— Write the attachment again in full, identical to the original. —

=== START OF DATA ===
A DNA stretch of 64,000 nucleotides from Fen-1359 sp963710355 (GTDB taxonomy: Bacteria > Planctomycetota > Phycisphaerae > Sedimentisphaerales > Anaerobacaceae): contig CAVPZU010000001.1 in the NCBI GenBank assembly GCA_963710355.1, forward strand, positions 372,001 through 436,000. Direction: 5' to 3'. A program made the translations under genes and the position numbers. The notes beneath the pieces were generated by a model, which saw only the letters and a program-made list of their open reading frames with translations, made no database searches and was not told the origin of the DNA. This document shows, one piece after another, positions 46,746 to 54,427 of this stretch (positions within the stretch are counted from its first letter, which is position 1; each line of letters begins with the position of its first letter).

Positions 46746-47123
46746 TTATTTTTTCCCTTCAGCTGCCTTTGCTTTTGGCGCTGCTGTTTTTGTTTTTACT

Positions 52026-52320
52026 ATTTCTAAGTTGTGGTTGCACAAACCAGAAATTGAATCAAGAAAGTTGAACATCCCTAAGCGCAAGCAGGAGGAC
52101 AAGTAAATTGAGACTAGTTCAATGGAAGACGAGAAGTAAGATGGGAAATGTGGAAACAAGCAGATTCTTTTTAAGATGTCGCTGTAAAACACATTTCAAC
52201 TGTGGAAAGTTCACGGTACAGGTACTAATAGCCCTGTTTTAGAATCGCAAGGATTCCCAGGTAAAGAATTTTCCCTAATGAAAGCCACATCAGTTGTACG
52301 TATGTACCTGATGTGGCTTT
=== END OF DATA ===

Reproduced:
A DNA stretch of 64,000 nucleotides from Fen-1359 sp963710355 (GTDB taxonomy: Bacteria > Planctomycetota > Phycisphaerae > Sedimentisphaerales > Anaerobacaceae): contig CAVPZU010000001.1 in the NCBI GenBank assembly GCA_963710355.1, forward strand, positions 372,001 through 436,000. Direction: 5' to 3'. A program made the translations under genes and the position numbers. The notes beneath the pieces were generated by a model, which saw only the letters and a program-made list of their open reading frames with translations, made no database searches and was not told the origin of the DNA. This document shows, one piece after another, positions 46,746 to 54,427 of this stretch (positions within the stretch are counted from its first letter, which is position 1; each line of letters begins with the position of its first letter).

Positions 46746-47123
46746 TTATTTTTTCCCTTCAGCTGCCTTTGCTTTTGGCGCTGCTGTTTTTGTTTTTACT

Positions 52026-52320
52026 ATTTCTAAGTTGTGGTTGCACAAACCAGAAATTGAATCAAGAAAGTTGAACATCCCTAAGCGCAAGCAGGAGGAC
52101 AAGTAAATTGAGACTAGTTCAATGGAAGACGAGAAGTAAGATGGGAAATGTGGAAACAAGCAGATTCTTTTTAAGATGTCGCTGTAAAACACATTTCAAC
52201 TGTGGAAAGTTCACGGTACAGGTACTAATAGCCCTGTTTTAGAATCGCAAGGATTCCCAGGTAAAGAATTTTCCCTAATGAAAGCCACATCAGTTGTACG
52301 TATGTACCTGATGTGGCTTT